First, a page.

My wedding is different from Korean weddings and Western weddings.
When Kenny and I first started talking about what we wanted in terms of our wedding, we both agreed we wanted something small and intimate, something that would be meaningful for both of us and our families. We wanted to avoid all the "look and see" chaos that tends to be ever-present at Korean weddings (at least the ones I had attended.) We desired to celebrate our marriage with people who knew us and truly cared about us and wanted us to succeed at loving each other well. At the same time, it was also our desire to respect Kenny's parents and his Korean culture. And so, his dad being the pastor of a church and a respected leader in the community, we are expecting around 400 guests. I have made my peace with this.
When Kenny and I first started talking about what we wanted in terms of our wedding, we agreed that we wanted something casual. Both of us are simple and our wish is to live humbly together, not acquiring things or money, but investing in each other and the communities we're a part of. We wanted to keep things easy and simple. We wanted to bypass the traditional buffet dinner for all the guests and have the ceremony in his church so that the people who attended did not come with empty bellies, but with full hearts. However, we also wanted to respect the church community that has supported Kenny and his family and not to disappoint them or to offend them by taking away something that was expected at every wedding, despite who it was being wed or how different the couple might be. Also, his parents would not hear of it. And so, we have rented the third floor of one of the tackiest buffet/wedding halls for the dinner after the ceremony. I have made my peace with this.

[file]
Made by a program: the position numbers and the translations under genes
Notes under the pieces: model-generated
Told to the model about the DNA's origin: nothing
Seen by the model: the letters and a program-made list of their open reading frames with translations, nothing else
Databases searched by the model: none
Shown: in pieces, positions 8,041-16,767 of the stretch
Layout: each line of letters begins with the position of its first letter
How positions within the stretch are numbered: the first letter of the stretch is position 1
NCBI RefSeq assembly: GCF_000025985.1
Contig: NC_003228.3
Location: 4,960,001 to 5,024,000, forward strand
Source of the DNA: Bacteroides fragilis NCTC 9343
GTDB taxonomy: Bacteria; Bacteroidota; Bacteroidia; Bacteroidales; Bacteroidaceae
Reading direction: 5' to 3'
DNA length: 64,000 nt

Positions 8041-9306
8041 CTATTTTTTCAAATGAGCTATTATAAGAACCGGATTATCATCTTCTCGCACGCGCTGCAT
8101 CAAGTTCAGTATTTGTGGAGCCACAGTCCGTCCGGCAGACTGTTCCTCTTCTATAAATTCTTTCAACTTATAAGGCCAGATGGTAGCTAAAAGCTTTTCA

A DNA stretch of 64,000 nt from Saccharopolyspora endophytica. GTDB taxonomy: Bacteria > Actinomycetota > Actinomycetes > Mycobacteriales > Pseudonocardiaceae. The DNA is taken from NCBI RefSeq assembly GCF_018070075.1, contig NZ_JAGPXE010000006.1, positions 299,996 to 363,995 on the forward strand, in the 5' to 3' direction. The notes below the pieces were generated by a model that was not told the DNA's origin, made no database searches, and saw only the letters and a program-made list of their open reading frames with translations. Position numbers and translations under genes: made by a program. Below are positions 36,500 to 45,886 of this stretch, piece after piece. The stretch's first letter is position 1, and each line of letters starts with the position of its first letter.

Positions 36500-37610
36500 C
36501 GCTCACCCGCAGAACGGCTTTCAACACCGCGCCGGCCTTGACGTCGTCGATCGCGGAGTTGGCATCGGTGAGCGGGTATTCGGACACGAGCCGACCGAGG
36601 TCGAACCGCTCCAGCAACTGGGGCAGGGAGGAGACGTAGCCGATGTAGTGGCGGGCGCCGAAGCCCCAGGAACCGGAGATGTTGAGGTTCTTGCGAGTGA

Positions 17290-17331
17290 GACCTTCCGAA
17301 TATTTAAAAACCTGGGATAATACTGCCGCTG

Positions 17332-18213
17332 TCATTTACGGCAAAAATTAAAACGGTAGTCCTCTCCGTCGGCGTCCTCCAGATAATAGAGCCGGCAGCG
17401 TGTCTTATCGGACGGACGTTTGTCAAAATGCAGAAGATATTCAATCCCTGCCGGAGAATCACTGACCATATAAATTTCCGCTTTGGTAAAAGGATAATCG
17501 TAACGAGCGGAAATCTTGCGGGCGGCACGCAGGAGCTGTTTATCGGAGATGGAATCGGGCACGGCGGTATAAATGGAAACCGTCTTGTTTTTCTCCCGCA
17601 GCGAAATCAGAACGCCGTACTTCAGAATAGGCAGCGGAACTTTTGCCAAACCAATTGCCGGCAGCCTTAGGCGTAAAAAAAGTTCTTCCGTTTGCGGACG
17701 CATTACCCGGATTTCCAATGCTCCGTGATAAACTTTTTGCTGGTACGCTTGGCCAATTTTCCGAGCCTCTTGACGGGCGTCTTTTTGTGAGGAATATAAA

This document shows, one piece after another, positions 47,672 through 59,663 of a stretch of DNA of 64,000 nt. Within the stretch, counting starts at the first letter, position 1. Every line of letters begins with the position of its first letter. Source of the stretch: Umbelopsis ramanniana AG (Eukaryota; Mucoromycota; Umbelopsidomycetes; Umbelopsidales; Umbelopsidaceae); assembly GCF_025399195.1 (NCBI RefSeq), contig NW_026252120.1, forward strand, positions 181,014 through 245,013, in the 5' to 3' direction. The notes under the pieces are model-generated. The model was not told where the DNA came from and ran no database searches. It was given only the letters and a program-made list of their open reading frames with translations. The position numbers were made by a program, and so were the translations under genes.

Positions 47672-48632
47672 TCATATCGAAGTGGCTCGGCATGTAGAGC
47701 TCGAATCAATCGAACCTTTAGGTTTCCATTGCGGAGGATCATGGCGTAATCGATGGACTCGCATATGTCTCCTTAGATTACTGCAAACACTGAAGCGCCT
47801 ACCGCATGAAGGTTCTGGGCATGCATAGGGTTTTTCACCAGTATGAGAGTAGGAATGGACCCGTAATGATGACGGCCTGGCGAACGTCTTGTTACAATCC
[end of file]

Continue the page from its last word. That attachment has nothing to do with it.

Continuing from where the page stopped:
When we began to discuss how we wanted the sanctuary to be decorated, we both wanted the focus to be on the lighting. We had a vision of clean, modest lines, and neither one of us cared much about flowers. Personally, I don't want flowers at my wedding. Because they cost money and sure they look nice, but I'm not a flowery person and it just doesn't concern me. I can barely even manage a shrug over it. So, we opted for no flowers. However, there was some opposition to this because "they" always have flowers. "Usually" there are flowers. And a very kind and generous member of the congregation desperately wanted us to have flowers and wanted to provide them. And so, I compromised and after a few deep breaths requested white and green flowers if I had to have them. I made my peace with the flowers. And then, seeing as it is a wedding, the kind and generous member of the congregation seemed to believe she could not produce any kind of "bridal" arrangement. And so, there will be no flowers. I have made my peace with this, again.